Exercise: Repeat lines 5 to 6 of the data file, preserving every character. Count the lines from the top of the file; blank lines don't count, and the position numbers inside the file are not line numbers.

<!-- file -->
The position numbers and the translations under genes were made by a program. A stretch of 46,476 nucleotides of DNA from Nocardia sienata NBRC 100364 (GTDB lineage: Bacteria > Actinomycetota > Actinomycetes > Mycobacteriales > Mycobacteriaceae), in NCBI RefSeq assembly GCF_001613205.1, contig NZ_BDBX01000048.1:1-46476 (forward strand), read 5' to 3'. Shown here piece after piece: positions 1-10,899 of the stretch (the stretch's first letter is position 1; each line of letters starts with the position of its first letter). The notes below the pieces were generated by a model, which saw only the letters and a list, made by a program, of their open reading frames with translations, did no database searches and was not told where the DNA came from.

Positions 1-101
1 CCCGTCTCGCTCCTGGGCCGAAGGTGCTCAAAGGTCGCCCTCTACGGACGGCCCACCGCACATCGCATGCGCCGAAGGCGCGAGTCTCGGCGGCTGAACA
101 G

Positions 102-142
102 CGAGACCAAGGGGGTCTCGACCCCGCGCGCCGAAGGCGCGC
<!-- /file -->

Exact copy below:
Positions 102-142
102 CGAGACCAAGGGGGTCTCGACCCCGCGCGCCGAAGGCGCGC